Secure Design Principles in Action: Part 1
The economy of mechanism, secure the weakest link, establish trust boundaries, defense in-depth, don’t reinvent the wheel, usable security and default deny. Secure design principles require action to achieve “secure by design.”
Secure Design Principles in Action: Part 2
In this module, we explore secure design principles such as minimizing the attack surface, fail securely, least privileged, separation of duties, do not trust services/ infrastructure, and secure defaults. Employing a common understanding of secure design principles encourages secure design, and secure design equals fewer vulnerabilities.
Secure Coding with Ruby on Rails
Green Belt Path
Discuss the importance of security in the Ruby ecosystem, how modern Ruby on Rails applications
are structured, the threats that exist with Ruby and Rails applications, and how security practices can protect your applications.
Describe the different types of threats that impact Ruby and the consequences of a successful attack scenario for each specific threat.
Secure Coding with Ruby | Part 1
Discuss defensive programming, secure coding, and the five failures of defensive programming. We introduce the Zen of Ruby, the Ruby Style Guide, style automation, RBS, line-of-sight functions, and self-documenting code.
Secure Coding with Ruby | Part 2
Continue the exploration of safe coding tips for Ruby, including using proper operators, exception pitfalls, dangerous functions, and immortal symbols.
Input Validation with Ruby
Explain the importance of validating input from untrusted resources. We also describe the role of Active Record in validation within Ruby on Rails and list the different methods that can be used to validate untrusted input.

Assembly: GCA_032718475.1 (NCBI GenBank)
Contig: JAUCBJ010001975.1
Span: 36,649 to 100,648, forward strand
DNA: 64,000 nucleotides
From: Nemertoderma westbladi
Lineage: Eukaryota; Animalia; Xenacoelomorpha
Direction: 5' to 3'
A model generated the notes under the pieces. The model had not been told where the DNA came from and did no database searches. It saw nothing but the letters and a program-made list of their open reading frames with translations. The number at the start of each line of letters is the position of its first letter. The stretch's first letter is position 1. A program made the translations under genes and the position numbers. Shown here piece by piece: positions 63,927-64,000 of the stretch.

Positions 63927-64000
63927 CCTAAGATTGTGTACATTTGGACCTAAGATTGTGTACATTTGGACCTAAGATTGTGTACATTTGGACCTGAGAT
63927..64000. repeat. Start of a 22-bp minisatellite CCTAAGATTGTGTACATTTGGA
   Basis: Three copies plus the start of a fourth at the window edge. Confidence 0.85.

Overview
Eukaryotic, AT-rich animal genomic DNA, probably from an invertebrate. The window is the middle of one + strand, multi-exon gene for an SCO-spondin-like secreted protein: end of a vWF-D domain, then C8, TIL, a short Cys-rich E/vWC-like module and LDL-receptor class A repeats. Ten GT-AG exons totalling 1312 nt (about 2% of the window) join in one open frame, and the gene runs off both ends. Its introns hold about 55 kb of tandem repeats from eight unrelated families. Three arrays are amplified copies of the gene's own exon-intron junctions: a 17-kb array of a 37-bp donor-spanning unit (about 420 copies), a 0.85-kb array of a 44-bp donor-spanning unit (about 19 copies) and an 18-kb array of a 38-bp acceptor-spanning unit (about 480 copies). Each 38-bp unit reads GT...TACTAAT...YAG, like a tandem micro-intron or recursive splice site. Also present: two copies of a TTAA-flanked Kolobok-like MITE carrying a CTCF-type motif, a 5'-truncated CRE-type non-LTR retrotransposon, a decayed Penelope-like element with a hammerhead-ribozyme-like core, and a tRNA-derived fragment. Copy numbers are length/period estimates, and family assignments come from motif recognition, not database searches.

In this module, we review Injection, Broken Authentication, and Sensitive Data Exposure. We examine a description of each item, the risk to products and applications, applicable languages, and how to mitigate each risk. The OWASP Top 10 is the most popular application security document and contains the definitive industry list of security risks.
In this module, we review XML External Entity, Broken Access Control, Security Misconfiguration, and Cross-Site Scripting. We examine a description of each item, the risk to products and applications, applicable languages, and how to mitigate each risk. The OWASP Top 10 is the most popular application security document and contains the definitive industry list of security risks.
In this module, we review Insecure Deserialization, Using Components with Known Vulnerabilities, and Insufficient Logging & Monitoring. We examine a description of each item, the risk to products and applications, applicable languages, and how to mitigate each risk. The OWASP Top 10 is the most popular application security document and contains the definitive industry list of security risks.
Secure Software Supply Chain
Define how to secure the software supply chain for Ruby applications. We also, list the classes of Ruby supply chain threats, Describe the different types of attacks against the Ruby supply chain, and explain the different ways to mitigate supply chain attacks.
List which Static Application Security Testing (SAST) tools to use for Ruby applications. We also describe how SAST tools fit into a proper development tool-chain and explain the use cases and advantages of modern SAST tools.
Secure Coding with Ruby | Part 3
Continue the exploration of safe coding tips for Ruby, exploring deserialization of untrusted data, proper use of Regex, and how to securely use Distributed Ruby.